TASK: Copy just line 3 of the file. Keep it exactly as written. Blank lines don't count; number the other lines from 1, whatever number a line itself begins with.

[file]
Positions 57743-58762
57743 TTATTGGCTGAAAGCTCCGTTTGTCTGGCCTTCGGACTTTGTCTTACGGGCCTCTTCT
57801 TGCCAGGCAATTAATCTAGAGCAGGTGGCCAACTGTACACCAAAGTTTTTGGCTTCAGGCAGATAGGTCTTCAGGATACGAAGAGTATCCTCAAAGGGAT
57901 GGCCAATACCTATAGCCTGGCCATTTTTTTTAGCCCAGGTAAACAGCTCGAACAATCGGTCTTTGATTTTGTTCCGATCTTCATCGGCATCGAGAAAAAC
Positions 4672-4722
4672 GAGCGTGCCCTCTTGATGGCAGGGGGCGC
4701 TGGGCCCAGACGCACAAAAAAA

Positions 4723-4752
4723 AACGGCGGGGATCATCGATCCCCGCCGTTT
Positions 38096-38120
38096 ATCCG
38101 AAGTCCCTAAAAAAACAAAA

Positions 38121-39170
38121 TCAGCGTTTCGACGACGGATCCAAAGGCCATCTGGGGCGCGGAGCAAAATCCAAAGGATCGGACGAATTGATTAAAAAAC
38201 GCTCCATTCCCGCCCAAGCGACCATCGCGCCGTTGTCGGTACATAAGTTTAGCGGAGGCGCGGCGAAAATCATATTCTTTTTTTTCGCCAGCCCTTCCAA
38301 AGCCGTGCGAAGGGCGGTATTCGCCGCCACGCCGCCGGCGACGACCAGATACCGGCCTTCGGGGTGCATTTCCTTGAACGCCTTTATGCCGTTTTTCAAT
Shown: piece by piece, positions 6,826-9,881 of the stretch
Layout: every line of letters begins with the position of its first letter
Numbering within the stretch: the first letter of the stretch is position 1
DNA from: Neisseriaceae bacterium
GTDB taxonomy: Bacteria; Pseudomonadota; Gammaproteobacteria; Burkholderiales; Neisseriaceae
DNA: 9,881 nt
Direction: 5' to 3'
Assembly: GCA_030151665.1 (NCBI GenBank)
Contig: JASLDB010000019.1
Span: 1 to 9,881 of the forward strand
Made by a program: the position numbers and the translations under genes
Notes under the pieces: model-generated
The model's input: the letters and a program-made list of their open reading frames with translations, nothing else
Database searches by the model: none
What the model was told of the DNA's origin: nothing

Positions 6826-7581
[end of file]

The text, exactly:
57801 TGCCAGGCAATTAATCTAGAGCAGGTGGCCAACTGTACACCAAAGTTTTTGGCTTCAGGCAGATAGGTCTTCAGGATACGAAGAGTATCCTCAAAGGGAT